Considering the current circumstances my wife and are both under, we have had intense conversation on our understanding of calling and how that is linked to vocation. Many phrases have initially been thrown into the discussion and I thought it’d be best to open this up for discussion:
“You can still be a pastor and not get paid for it.”
“Can I work at a job that I don’t necessarily like and still be called to do it?”
“Is calling something that I am or something that I do?”
“We’re called to be disciples, the vocation comes second.” –Rob Bell
“Being called as a pastor is a higher calling.”
“I don’t feel called to be an accountant, it just helps pays the bills.”
“It’s about the journey, not the destination.”
In college, I sensed a calling to pastor, particularly with students. This is the “call” I’ve pursued most of my adult life. I went from church to church pursuing this call, and for multiple reasons, find myself now not getting a paycheck for it. I am currently struggling with whether I missed the boat on this, or that something else is in play here.
Over the last year, I have received a lot of encouragement from others telling me that I was made for this. However, given our current circumstances financially, we have limits on where that can be expressed. Most, if not all, do not understand this. I have heard all sorts of things of “You are limiting yourself,” to “You are not trusting God enough.”
In addition, my wife’s vocational narrative joins mine in these circumstances. As an accountant, she has secured stable employment for the rest of our lives. Her job is not only secure, but has ample opportunity to advance and retire here. While she doesn’t particularly enjoy the job of accounting, she loves helping others and enjoys the environment she works in. It allows her flexibility with our family and pays a decent wage.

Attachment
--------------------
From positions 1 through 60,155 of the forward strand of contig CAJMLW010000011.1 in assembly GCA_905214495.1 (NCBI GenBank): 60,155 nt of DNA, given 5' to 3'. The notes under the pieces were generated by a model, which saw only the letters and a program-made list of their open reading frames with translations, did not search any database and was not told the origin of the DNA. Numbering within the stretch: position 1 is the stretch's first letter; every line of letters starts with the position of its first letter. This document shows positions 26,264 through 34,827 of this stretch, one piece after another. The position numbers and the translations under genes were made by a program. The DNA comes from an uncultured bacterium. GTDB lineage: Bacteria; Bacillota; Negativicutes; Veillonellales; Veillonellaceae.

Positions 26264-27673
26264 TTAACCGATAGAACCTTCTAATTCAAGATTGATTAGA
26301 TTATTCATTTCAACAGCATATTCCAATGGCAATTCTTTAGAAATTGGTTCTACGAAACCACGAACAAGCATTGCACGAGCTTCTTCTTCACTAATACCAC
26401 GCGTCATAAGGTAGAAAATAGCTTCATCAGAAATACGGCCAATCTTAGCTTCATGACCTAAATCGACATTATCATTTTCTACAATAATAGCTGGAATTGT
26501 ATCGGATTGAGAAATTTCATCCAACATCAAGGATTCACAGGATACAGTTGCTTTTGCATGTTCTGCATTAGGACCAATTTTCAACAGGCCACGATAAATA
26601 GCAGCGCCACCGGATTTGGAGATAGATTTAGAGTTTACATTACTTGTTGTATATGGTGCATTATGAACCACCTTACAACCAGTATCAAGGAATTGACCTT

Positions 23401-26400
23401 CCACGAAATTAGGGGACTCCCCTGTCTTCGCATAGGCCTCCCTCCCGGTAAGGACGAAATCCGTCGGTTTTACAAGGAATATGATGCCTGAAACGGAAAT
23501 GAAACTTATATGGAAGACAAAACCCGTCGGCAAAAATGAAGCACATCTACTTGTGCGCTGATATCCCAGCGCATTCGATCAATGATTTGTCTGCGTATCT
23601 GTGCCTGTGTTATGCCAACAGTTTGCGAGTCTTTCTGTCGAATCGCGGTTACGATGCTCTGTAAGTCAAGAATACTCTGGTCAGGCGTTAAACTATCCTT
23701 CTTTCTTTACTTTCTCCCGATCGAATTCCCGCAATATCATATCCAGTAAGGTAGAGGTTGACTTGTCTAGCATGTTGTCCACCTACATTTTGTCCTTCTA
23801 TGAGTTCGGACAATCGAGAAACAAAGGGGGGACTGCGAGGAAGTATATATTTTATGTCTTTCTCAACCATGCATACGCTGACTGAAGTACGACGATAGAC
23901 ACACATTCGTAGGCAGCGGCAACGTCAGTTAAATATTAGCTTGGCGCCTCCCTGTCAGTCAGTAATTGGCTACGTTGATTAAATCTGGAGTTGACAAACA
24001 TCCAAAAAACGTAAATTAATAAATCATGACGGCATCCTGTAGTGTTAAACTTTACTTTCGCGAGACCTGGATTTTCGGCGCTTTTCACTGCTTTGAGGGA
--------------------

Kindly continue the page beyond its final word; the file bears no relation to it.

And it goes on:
Graduation from seminary has brought an interesting fusion of these two narratives. We must pay the tremendous debt load incurred; while at the same time continue to pursue what God has called us to be. However, our circumstances have not matched up. Through no lack of effort, I have been unable to secure employment in a “ministry” setting, not even at my own church. This has raised numerous questions about what our “call” is, and through our discussion, has raised some significant revelations.
Those revelations will be the series of posts I want to write on the subject of call. I am not prepared to unveil this at a post-a-day pace. This is something that has been brewing and still needs organized.
Initially, I want to explore the Biblical roots, Western culture’s influence, and our personal narrative in the conversation.
Some initial thoughts I will be exploring:
-I believe we are called to be particular types of people; one’s vocation is not necessarily a part of that calling.
-I believe Jesus calls us to be and make disciples, and that’s it. Calling to be a pastor doesn’t mean that it becomes a vocation for a paycheck.
-One’s degree pursuit has influence on one’s vocation choice.
-I thought calling and vocation were the same. While the two can co-exist it does not mean that they are inseparably linked.
-I almost want to say we are called to be certain types of people, not called to do specific things for pay, but we’ll see.
-Much of the discussion around call seems to revolve around pastors much more than other professions, and most of those other professions do not discuss this subject like those in pastoral ministry.
-I believe God doesn’t give us a map, but a compass.
I invite any comments, questions, or feedback. Hopefully this is helpful, at least for us.